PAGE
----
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Canada’s Northernmost Capital Turned Pink for Some Reason

Iqaluit, located on the eastern coast of Baffin Island in Canada's Arctic, is a city of less than 7,000 people. The temporary pink hue was apparently due to something called light scattering.
January 14, 2016, 2:15pm
Photo de Nick Murray/CBC

It's one time where #nofilter really became hard to believe.

But a handful of social media posts from Iqaluit, nearly 4,400 miles north of the equator, showed the city basked in a pink hue on Tuesday.

A post from CBC Nunavut, showing the town looking downright fuchsia, drew commenters acknowledging that they saw a similar phenomenon.

A meteorologist for the CBC says the weird glow is probably thanks to light scattering, caused by the refraction of the setting sun on particles in the atmosphere.

Iqaluit, located on the eastern coast of Baffin Island in Canada's Arctic, is a city of less than 7,000 people.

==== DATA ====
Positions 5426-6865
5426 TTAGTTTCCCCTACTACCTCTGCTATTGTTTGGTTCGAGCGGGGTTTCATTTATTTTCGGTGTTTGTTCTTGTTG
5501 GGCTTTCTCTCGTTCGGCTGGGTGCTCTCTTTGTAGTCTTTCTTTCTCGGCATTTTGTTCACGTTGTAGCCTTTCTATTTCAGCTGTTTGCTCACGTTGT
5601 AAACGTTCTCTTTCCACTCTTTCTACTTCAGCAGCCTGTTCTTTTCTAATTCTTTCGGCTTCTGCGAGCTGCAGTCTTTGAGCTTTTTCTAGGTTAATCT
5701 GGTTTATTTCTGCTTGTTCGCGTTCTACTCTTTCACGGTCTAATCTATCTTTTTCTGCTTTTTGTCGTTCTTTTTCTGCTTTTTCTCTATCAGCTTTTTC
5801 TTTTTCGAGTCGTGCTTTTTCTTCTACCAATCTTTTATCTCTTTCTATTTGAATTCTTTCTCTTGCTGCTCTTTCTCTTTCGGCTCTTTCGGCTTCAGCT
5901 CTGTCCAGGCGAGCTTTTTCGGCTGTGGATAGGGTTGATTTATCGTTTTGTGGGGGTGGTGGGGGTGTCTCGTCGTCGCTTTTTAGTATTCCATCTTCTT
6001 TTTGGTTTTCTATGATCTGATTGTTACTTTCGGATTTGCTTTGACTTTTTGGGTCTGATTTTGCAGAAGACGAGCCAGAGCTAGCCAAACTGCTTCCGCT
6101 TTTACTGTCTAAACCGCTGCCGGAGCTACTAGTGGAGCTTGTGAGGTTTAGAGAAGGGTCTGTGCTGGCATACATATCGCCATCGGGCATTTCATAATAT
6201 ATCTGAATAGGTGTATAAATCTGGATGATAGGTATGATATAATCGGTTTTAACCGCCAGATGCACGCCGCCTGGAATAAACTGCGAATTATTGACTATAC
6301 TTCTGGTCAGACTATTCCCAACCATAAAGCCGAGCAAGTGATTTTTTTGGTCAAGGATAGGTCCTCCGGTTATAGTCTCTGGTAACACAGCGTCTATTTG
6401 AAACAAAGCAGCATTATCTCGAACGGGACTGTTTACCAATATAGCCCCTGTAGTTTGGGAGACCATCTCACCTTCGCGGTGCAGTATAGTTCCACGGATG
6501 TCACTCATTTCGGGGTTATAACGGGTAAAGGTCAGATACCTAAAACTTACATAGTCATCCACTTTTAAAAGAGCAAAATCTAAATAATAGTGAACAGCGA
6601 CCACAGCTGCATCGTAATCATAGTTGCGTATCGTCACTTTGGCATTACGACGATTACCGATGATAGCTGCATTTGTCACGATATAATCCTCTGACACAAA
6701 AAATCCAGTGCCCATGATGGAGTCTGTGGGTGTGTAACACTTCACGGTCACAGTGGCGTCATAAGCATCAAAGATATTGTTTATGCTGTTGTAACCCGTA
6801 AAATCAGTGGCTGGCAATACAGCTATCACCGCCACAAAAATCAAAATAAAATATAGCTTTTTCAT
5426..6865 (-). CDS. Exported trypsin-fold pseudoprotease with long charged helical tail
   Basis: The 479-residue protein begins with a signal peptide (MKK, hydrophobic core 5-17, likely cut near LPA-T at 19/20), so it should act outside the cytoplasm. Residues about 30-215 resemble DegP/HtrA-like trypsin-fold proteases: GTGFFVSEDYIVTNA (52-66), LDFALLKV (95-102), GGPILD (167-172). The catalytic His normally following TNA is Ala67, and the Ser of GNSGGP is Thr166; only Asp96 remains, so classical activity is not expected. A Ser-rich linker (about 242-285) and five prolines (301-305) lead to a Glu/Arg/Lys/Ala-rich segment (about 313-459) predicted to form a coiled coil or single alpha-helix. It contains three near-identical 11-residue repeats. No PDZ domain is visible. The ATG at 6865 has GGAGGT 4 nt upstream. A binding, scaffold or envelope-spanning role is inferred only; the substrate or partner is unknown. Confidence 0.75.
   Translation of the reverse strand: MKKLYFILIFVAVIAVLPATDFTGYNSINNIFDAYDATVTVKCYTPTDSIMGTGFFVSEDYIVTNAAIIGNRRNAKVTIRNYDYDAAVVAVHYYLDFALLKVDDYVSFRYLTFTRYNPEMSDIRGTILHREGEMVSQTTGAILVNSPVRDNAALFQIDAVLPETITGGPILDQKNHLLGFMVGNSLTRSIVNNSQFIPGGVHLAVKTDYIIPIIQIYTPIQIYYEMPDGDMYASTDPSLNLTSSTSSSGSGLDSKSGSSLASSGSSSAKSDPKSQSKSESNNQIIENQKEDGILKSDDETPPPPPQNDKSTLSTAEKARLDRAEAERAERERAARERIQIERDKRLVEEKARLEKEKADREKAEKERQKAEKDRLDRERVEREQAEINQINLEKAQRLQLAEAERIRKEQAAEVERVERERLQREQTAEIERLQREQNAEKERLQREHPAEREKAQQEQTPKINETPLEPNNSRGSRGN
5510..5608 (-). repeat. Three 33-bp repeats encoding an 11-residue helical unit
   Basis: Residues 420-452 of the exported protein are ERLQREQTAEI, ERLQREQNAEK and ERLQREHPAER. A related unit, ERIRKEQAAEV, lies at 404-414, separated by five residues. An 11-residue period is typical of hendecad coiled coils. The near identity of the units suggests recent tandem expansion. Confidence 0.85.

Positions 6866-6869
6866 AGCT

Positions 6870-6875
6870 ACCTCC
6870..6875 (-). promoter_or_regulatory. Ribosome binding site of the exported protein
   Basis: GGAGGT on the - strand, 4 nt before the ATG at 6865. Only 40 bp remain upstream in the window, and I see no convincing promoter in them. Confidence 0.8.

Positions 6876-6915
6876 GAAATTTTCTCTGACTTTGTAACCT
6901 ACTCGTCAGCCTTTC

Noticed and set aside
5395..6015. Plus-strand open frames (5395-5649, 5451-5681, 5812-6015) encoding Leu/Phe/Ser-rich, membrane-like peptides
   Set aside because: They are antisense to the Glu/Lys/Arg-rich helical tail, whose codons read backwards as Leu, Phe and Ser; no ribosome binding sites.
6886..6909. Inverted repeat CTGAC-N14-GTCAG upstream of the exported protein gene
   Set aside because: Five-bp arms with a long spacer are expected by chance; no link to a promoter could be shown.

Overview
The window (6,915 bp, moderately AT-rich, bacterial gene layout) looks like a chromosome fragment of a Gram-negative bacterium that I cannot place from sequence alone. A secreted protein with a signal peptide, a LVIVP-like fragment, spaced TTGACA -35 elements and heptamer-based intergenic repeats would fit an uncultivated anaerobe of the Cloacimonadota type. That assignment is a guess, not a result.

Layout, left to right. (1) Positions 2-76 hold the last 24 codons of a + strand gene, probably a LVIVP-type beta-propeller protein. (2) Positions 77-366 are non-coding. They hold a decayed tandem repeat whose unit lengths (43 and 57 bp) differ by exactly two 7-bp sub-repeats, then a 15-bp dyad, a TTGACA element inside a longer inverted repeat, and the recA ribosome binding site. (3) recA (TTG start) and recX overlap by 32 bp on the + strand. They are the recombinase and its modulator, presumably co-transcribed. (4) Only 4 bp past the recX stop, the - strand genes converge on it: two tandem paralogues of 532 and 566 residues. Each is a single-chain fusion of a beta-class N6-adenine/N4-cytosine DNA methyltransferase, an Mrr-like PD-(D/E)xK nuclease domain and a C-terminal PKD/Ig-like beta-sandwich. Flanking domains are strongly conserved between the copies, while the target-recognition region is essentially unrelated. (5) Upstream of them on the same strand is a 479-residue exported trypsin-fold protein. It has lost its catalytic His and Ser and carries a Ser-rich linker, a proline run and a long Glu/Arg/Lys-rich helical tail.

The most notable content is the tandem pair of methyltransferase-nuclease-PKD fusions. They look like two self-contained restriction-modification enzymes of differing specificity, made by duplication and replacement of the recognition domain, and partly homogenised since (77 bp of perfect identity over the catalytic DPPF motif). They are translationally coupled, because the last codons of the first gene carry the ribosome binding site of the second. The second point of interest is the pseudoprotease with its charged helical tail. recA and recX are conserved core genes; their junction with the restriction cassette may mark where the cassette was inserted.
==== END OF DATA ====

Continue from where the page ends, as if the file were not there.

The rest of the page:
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The city is facing challenges as global warming strikes the Arctic, disrupting access to water and food. But, as ice thaws through the Northwest Passage, Iqaluit and the region could find itself in the middle of a strategically important shipping route.

That aside, the region is often the venue for stunning and unusual weather and environmental phenomena, like Tuesday's pink dusk.

Pink-hued morning photos of Iqaluit, NU tweeted today by — Jane George (@sikugirl)January 13, 2016

No filter — Sima Sahar Zerehi (@SimaSaharZerehi)January 12, 2016

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